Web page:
Here are some reports from the teachers of each of our afternoon classes for the last week in the Program. We have organized them by class:
Computer Tech (Barry Humphus, Instructor)
Student are very excited to get started doing 3D printing. We have some preliminary ground rules to set up, but as soon as that is complete, we should be good to go.
Debate (Robert Markstrom, Instructor)
This week was spent establishing the context for debate. Area’s of emphasis include: Aristotle’s 3 modes of persuasion, 3 types of resolutions, 4 different debate formats, Affirmative goals in a debate, and exploring topic areas for future debates.
Musical & Musial Leads (Ms. Elayne Gabbert, Instructor)
The show has been cast and we have begun learning the music. There are 22 songs in the show and we have made it through all of them in the prologue to ACT I and scene 5 of ACT II.
Since we cast the show on Monday, we are working on learning all the music and fitting it with the dialogue. We also started sectional and individual instruction on solos and small ensembles.
Large Ensemble & Musically Gifted (Mr. Rod Lauderdale, Instructor and Director)
Ensemble: We have begun rehearsing and discovering our sound with the different players and instruments available to us this summer. It should be an exciting time for us all this summer
Musically Gifted: We have begun our studies of Music Theory as well as Music History. Also the students are already beginning the necessary work of practicing their musical skills throughout the summer.
Conflict and Diplomacy (Ms. Jessica Markstrom, Instructor)
This week we covered basic paradigms of international relations including realism, liberalism, and constructivism. I placed a special focus on realist theories like balance of power and hegemonic stability as explanations of when to expect intrastate conflict or peace in a system. I used candy to explain basic issues of conflict, resource scarcity, and maximum utility. We also addressed how the international system and conflict has changed since WWII. The students read the first chapter of Thomas Schelling’s “Arms and Influence,” which examines what coercive diplomacy is, its role in conflict in the past, and how it operates in a post-nuclear age. They also read a piece by Jack Levy from “Leashing the Dogs of War” that provided systemic and regional explanations for interstate and intrastate conflict as well as reinforcing realist theories of conflict. The last reading came from Daniel Drezner and it applied paradigms of international relations to a hypothetical zombie scourge. The students enjoyed debating which approach they would employ to combat a zombie plague. We ended the week with the students receiving their assigned countries for the State Development project and they began discussing alliances and trade deals.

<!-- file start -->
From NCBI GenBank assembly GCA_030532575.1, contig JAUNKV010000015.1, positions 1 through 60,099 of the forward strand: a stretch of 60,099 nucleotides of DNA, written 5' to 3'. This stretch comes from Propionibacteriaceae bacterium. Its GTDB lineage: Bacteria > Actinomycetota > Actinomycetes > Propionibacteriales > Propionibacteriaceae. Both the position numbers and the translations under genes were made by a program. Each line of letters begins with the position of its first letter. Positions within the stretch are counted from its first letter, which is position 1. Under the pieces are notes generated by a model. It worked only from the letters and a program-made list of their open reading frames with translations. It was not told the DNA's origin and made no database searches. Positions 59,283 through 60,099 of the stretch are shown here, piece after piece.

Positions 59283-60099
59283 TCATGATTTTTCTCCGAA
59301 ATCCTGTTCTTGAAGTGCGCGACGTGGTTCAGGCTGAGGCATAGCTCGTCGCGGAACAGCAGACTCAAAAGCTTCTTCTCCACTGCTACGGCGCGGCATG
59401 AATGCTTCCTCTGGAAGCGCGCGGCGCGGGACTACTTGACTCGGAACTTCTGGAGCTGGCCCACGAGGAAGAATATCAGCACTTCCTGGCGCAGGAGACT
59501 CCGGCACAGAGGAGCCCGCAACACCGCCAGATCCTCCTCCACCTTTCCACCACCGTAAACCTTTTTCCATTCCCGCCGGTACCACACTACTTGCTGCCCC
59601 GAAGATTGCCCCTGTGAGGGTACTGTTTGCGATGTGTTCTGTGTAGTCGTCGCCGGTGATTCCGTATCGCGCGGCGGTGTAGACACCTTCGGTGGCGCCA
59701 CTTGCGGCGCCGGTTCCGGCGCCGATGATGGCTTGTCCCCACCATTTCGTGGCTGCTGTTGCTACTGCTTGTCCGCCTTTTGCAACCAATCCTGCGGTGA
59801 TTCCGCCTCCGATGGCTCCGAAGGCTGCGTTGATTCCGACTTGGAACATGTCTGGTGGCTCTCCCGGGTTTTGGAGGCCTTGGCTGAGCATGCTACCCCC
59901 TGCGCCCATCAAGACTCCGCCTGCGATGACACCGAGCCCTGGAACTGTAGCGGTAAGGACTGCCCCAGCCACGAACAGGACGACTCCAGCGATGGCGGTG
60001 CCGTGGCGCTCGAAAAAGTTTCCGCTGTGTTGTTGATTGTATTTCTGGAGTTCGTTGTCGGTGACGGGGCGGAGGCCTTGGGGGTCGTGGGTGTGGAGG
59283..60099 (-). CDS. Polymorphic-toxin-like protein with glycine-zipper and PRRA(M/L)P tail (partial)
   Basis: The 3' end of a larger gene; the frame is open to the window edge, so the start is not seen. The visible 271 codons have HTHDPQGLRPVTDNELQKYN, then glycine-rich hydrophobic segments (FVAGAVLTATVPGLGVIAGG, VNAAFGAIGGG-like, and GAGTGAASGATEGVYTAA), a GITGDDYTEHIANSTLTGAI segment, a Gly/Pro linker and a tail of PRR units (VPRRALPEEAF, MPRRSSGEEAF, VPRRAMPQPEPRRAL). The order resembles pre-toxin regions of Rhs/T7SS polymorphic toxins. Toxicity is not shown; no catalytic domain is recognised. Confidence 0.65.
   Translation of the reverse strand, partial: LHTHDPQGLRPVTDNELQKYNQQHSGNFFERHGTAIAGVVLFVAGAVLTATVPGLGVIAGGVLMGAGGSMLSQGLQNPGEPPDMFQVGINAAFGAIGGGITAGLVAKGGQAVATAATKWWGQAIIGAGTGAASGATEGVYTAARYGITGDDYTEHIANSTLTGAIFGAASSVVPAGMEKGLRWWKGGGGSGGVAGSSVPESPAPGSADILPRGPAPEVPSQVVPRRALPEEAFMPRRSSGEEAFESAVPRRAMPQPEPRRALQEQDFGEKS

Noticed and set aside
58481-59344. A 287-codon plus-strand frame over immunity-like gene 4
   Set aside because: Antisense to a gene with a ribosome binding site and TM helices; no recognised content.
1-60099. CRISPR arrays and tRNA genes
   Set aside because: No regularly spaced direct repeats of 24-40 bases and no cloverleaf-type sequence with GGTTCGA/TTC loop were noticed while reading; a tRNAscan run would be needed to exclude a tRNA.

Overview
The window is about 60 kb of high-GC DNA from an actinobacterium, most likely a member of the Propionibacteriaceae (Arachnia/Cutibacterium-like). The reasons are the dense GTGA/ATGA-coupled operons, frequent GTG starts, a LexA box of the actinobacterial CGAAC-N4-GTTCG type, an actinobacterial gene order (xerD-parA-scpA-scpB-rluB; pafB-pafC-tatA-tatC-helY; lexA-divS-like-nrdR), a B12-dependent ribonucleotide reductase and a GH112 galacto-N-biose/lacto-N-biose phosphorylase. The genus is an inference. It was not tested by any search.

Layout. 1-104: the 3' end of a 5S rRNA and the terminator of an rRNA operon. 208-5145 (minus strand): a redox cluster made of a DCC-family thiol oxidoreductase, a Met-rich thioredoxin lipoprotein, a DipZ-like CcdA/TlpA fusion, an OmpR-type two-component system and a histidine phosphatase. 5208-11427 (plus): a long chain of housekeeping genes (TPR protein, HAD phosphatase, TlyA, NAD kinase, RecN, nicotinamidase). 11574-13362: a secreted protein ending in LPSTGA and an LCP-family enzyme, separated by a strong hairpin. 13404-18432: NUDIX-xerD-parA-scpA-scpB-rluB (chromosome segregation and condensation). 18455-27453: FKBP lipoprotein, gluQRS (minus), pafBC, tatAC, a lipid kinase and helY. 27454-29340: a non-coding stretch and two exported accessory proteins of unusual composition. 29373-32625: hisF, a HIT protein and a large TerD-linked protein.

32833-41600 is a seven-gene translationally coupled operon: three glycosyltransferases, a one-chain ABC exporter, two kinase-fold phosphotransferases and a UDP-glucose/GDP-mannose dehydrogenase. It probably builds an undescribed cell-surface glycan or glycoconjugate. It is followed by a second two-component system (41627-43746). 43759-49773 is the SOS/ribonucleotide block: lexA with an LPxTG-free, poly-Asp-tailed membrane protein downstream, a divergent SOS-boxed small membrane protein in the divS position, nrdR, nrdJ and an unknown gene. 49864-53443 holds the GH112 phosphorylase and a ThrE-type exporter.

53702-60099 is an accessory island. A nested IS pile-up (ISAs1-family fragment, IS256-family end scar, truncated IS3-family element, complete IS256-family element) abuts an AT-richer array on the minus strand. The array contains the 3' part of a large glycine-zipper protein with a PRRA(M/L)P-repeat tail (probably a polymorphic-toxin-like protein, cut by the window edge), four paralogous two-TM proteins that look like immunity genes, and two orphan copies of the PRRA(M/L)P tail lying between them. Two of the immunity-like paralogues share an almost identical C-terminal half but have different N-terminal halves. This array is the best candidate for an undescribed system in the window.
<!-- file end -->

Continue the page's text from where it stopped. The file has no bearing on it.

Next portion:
Critical Thinking (Ms. Jessica Markstrom, Instructor)
This week the students took a personality test that determined their animal personality (you can access this test at animalinyou.com). This test is fun for the students and allows me to sort them into groups based on their traits (shy, leader, etc.). We played numerous games in the course. Zero sum tactical games (Twixt, Score 4, Hippos and Crocs), a tactical game involving vectors (Pirateer), a new variant on chess (Tile Chess), spatial games (Blokus and Tsuro), resource games (Pandemic Contagion), and odds games (Get Bit).